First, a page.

Sleep Hygiene: How to set yourself up for a good night’s sleep

Do you regularly experience one or more, of the following:

✔ Take over 30 minutes to fall asleep after getting into bed.
✔ You wake up more than once per night.
✔ You awake up for over 20 minutes during the night.
✔ You spend less than 85% of your time spent in bed, asleep.
✔ You wake most mornings feeling unrefreshed.
✔ You rely on caffeinated beverages to get you through the day.

(National Sleep Foundation)

Then this one is for you..


While the occasional night of poor sleep can noticeably affect your mood, energy and tolerability levels, ongoing sleep disturbances can lead to other issues. Things such as brain fog, poor job performance, emotional difficulties and even accidents or injury. Long-standing insomnia has also been associated with many chronic diseases, including diabetes, cardiovascular disease, obesity, and mood disorders.

What is Sleep Hygiene?

The actions you take in the lead up to bedtime, can contribute to your quantity and quality of sleep. Adopting certain habits that set you up for a healthy dose of z’s, is a practice termed ‘sleep hygiene’. Modern day life certainly predisposes us to poor sleep hygiene, with factors such as high levels of stress at work, the glorification of ‘busy’, and of course, addictive TV shows fueling that desire to click ‘Watch Next Episode” way past our bedtime.

So what can you implement to help set yourself up for a good night’s sleep?

The aim is to calm the nervous system and activate your “off switch”. Here are some of the top tips to do so:

  • Steer clear of electronic devices for at least 30 minutes before sleep and avoid using these in bed. Night-time exposure to blue light from digital screens can interfere with your brain’s production of melatonin, the hormone responsible for making you feel sleepy. Tip: Use a bedside alarm clock, so you can charge your phone outside of the bedroom (eliminate the temptation).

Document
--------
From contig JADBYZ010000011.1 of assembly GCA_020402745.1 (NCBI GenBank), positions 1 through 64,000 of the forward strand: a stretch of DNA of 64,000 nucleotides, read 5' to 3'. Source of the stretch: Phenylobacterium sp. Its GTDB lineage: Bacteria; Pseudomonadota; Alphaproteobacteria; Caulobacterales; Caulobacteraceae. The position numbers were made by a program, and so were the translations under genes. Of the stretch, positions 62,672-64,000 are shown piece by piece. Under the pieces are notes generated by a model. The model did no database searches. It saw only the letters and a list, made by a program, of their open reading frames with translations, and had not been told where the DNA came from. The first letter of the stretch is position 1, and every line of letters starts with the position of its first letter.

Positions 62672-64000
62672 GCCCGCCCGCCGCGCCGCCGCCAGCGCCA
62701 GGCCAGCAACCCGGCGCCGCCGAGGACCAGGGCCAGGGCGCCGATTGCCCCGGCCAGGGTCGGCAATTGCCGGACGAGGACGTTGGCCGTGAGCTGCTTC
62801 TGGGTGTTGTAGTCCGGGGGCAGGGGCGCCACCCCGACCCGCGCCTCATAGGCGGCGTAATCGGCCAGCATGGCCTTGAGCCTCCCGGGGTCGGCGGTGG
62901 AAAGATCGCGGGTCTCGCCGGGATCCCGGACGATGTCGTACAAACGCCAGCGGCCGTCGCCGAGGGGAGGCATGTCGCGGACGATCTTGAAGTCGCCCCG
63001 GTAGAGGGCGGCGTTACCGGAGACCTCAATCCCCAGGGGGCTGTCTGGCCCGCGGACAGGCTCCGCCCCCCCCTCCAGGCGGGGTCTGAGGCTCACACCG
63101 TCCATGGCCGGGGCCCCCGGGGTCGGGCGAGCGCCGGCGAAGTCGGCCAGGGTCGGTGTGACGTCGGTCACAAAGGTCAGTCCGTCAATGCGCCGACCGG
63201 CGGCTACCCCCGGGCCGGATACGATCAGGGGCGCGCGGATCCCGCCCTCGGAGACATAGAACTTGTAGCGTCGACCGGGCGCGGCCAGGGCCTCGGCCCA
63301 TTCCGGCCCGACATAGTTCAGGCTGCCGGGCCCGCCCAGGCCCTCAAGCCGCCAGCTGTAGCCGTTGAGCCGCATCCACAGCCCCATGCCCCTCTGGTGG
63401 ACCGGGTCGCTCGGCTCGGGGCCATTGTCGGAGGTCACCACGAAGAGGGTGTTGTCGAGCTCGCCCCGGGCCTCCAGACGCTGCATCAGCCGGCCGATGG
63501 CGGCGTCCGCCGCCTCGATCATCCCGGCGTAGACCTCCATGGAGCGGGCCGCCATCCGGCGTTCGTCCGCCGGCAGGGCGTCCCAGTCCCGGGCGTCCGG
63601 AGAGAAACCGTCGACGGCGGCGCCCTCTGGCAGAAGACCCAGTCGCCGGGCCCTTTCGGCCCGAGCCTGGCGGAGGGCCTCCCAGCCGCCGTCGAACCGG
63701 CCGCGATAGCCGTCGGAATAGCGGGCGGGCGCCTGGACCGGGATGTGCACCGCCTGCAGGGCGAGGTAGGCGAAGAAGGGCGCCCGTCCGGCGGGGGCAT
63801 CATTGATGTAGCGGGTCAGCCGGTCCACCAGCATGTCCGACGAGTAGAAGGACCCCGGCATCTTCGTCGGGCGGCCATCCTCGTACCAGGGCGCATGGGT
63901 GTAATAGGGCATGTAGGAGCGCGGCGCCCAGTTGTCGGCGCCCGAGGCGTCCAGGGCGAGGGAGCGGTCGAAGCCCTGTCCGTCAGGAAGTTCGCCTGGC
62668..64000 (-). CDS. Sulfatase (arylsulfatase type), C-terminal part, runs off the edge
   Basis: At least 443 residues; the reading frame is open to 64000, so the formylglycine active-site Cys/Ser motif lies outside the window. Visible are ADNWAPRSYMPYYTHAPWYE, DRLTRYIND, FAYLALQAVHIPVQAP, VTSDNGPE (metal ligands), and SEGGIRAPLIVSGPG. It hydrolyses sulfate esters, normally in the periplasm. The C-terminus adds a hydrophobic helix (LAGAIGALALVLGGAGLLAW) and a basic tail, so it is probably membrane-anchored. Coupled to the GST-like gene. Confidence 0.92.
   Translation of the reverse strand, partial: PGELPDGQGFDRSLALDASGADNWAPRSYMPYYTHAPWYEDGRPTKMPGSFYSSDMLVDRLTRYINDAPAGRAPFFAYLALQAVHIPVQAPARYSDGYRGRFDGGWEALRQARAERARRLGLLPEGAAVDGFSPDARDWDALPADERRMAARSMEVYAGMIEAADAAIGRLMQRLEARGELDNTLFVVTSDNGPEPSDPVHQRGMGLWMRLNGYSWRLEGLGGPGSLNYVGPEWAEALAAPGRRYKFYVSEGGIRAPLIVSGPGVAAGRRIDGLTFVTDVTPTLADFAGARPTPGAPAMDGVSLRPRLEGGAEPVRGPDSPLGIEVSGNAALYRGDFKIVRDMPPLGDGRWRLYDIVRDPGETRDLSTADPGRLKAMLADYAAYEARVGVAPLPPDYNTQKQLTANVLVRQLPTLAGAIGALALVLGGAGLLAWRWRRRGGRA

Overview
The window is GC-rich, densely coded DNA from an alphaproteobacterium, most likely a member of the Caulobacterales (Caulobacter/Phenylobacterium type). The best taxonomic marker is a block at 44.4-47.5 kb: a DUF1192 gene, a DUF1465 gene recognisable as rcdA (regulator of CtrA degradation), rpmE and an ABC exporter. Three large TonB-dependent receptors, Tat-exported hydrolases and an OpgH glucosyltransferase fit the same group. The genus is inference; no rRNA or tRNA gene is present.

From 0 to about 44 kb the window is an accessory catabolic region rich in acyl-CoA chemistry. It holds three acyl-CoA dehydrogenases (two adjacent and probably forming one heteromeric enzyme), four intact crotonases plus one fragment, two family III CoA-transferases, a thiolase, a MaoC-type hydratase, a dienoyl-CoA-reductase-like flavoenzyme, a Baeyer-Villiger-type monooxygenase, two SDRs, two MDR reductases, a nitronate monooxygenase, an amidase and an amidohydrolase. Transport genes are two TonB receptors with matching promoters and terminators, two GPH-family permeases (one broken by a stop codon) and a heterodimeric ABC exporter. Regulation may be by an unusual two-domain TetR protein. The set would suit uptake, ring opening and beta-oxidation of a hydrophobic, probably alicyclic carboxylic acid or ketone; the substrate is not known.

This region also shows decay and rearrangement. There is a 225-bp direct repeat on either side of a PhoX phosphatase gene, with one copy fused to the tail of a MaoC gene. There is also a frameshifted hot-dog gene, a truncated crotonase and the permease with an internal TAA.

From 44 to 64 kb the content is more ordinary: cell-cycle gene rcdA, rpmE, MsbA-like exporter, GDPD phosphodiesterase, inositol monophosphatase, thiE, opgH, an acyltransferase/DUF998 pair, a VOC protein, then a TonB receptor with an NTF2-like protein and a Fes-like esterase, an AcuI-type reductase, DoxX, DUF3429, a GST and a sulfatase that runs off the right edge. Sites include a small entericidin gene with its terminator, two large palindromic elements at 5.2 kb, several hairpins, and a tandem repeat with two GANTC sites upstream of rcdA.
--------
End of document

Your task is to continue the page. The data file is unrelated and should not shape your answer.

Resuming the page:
• Do not use your bed as an activity centre. Your bed is for sleeping and sexual activity only. Avoid other pursuits, such as watching TV or working from bed, to train your brain to associate bed with sleep.
  • Avoid stimulants such as caffeine and cigarettes, which can keep you awake or disrupt your sleep during the night.
  • Create a pre-sleep ritual. Relaxing activities can help you unwind before hitting the sack and gradually transition your body from a wakeful state into a state of sleep. Your ritual may include stretches, breathing exercises, a hot bath, or sipping on a cup of caffeine-free tea.
  • Ditch the alcohol. Many people use alcohol to help them fall asleep faster. However, drinking alcohol inhibits restorative sleep and increases the likelihood that you will feel groggy the next morning.
  • Go to bed when you feel sleepy. While this may seem like a no-brainer, climbing into bed when you feel alert can create a negative association between being in bed and struggling to sleep, making it harder for you to relax.
  • Get up. If you do not fall asleep within 20 minutes of lying down, get out of bed and perform a mundane activity until you feel sleepy enough to return to bed. Boredom is key!


If you are experiencing regular sleep disturbances, it is important to understand and treat the root cause. Seek professional advice from your GP or Naturopath today, to ensure optimal health. Our Osteopaths may ask you about your sleep habits too, as your quality and quantity of sleep impacts your recovery.


Adapted from:
Julia Mellios
BAppSc (Psych) BHSc (Nat) GradDip (Edu)


Nothing changes, unless nothing changes.

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